this equality that she wants, and makes Gabriel aware of

it too. Since he has the liberty to come and go without

question, she takes the same liberty. Since he has sought

companionship and love outside of marriage, she will at

least have the satisfaction of tormenting him with the

thought that she has done likewise. She wants him to think

that she is not helpless or without admirers and wants him

to realize that she is still desirable and that for the

moment she is lost to him. Her intention is to awaken

masculine pride in him so that he will be challenged to

win her back even though he is her husband. She has roses

sent to herself with a suggestive note in English and then

manages to drop the note so that it will be found by Gabriel.

Her ultimate coup, however, is allowing Gabriel to believe

that she is out with her lover, when in reality she is in

her room. After searching the streets frantically for his

lIbid., p. 73.


wife, Gabriel returns home at three in the morning and

bursts into Estrella's room where he finds the very sleepy

but still dignified lady's maid, Carlota, keeping vigil.

After a few loud words with her, a small light goes on

that illuminates with a rosy glow the sleepy face of Es-

trella as she rises from the bed seductively swathed in
silk, tulle and lace. The serviceable bathrobe that she

might have worn in the first act is no longer part of her

attire. She hides her feelings behind yawns of feigned
disinterest as Gabriel becomes more and more desperate*

She sends him away in the hope that if she can be strong
for a little while longer, she will have won him back per-

manently. She has learned from this experience that inde-

pendence in a woman is more likely to be appreciated than
blind devotion and submission.

Rosario, of Suefo de una noche de agosto, is the

epitome of the Spanish young lady who ardently desires the

freedom to assert herself and be the mistress of her own

fate. Resenting the liberty of her three brothers to come

and go without any explanation to anyone, she feels the

great injustice of being a woman with many civil liberties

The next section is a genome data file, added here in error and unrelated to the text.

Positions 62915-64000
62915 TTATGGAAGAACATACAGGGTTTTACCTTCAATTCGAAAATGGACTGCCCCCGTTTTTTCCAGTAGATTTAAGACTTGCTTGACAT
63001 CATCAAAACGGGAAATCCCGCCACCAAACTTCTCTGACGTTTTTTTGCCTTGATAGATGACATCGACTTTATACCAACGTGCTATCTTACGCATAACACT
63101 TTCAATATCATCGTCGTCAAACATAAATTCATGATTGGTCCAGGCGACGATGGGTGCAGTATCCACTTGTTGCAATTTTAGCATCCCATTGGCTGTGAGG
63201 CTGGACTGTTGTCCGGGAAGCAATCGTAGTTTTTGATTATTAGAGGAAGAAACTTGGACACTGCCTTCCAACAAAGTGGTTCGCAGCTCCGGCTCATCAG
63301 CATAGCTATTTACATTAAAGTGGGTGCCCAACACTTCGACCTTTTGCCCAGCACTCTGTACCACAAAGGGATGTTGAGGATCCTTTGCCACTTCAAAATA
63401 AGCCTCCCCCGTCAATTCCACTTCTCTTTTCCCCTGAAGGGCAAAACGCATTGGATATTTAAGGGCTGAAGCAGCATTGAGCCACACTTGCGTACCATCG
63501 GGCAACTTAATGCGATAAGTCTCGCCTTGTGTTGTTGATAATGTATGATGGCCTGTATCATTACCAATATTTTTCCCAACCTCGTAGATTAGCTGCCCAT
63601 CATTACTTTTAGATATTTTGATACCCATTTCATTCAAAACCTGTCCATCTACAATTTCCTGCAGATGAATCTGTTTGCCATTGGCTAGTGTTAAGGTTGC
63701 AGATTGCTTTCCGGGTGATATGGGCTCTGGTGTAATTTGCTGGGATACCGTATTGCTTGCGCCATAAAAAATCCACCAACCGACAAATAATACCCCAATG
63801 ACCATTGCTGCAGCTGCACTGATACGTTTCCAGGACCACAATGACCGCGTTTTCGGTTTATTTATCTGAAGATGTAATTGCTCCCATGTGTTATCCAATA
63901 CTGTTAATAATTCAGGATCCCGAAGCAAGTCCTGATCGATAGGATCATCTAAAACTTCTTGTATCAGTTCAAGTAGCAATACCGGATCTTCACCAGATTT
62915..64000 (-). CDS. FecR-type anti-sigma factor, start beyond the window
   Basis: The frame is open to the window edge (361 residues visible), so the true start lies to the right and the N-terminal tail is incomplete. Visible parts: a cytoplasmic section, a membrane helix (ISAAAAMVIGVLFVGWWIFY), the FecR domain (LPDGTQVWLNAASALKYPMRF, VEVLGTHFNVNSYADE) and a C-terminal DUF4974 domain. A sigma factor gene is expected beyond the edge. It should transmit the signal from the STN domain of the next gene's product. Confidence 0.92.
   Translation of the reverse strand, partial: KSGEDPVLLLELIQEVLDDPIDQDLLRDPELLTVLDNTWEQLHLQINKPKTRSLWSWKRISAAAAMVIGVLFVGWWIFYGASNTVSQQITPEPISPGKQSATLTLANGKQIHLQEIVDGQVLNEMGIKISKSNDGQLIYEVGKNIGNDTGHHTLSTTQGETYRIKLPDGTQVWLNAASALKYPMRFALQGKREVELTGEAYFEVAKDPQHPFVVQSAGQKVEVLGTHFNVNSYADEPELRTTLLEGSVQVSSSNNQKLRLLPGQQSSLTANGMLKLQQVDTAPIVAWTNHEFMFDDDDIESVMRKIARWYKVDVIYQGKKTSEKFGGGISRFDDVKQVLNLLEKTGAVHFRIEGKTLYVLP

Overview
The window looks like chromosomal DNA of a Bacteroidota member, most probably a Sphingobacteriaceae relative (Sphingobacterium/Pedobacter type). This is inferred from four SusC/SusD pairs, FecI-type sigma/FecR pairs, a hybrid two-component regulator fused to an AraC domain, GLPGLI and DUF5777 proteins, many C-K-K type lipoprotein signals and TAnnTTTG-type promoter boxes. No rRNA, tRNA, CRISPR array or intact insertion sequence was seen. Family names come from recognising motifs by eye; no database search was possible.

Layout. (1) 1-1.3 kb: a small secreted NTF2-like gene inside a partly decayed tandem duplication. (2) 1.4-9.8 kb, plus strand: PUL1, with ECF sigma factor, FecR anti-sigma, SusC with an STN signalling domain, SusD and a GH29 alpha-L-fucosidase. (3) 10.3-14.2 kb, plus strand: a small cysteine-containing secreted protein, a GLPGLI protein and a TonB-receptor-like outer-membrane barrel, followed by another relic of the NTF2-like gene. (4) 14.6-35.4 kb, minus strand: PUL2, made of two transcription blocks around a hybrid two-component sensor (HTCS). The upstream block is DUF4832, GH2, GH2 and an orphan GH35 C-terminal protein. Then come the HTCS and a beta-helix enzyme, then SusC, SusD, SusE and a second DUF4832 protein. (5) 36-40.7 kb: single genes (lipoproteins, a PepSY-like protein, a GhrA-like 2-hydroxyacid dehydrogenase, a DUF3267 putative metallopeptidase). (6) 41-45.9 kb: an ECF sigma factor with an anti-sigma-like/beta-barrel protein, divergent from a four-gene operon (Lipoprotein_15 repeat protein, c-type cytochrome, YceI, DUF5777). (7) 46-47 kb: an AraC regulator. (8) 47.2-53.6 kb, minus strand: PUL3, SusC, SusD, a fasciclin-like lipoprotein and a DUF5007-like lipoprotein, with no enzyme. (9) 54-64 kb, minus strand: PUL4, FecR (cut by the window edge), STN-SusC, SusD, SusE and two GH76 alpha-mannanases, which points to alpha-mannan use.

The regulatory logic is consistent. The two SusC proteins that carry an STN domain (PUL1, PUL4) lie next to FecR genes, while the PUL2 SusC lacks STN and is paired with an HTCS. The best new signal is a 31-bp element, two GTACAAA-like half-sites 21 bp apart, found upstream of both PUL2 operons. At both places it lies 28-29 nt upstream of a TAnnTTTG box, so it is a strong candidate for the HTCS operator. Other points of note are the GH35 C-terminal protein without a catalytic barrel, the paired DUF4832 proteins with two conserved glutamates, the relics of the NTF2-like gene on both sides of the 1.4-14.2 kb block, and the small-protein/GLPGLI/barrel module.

but no personal ones. She envies their right to work and

be respected for goals they have accomplished. Rosario

does not want to shine by the light reflected by her
brothers or the man she may some day marry. She wants to

be responsible to and for herself alone, as she explains

to her grandmother:

No les envidio la libertad de pecar, ni la de diver-
tirse, ni siquiera la de salir por el mundo en busca
de su propio amor, mientras que nosotras nos tenemos
que estar esperando, isentadasl, a que el amor ajeno
se antoje venir a buscarnos.... Les envidio la f4,
la confianza que tienen en si mismos, la seguridad de
vencer al destiny por sus propias fuerzas.... Ya les
oyes.... (Mirando en derredor como si estuvieran
presents sus hermanos.) "Trabajare, ganar6 ..., lu-
char6...." LY yo? (Imitando a Pepe.) "Pues t*, te
casaras, naturalmente." (LevantAndose enfadada.)
ITe casarsl1 Es decir, hablando en plata, te dejarAs
comprar y mantener por un caballerito que haya triun-
fado.... Y si no me caso. (Imitando a Emilio.) "TG,
pidele a Dios que nosotros lleguemos a ricos, y vergs
que vidita te pasas." (Enfadada.) IPues no me da la
gana de pasarme vidita ninguna a costa de nadie!
Imitando a Mario.) "Ahi va la hermana de Mario Cas-
tellanos" (Muy digna.) IQu6 fatuidadi INo es eso,
senor mio, no es eso! Lo que a mi me hace falta que
digan, si dicen, es: Ahi va Rosarito Castellanos ...
ella ... ella ... ella ... si, senor, ella misma, fea
o bonita, tonta o discreta, triunfante o derrotada,
pero orgullosa de su propia vida y no de los laurele1
de ningun hombre. iEal 1

On another occasion, Rosario says to her grand-


Acabo de cumplir veintitres anos: soy mayor de edad;
la ley me concede el uso pleno de no s6 cuAntos dere-
chos civiles; puedo vender, comprar, emprender un
negocio, tirar mi corta hacienda por la ventana, mar-
charme a America, meterme a cupletista..., en vista
de lo cual desearia tener un llavin, lo mismo que
cualquiera de mis hermanos, y usarle para entrar y
salir libremente como ellos, sin darle cuenta a nadie,
a cualquier hora del dia y de la noche.... LQud te
pareceria? 2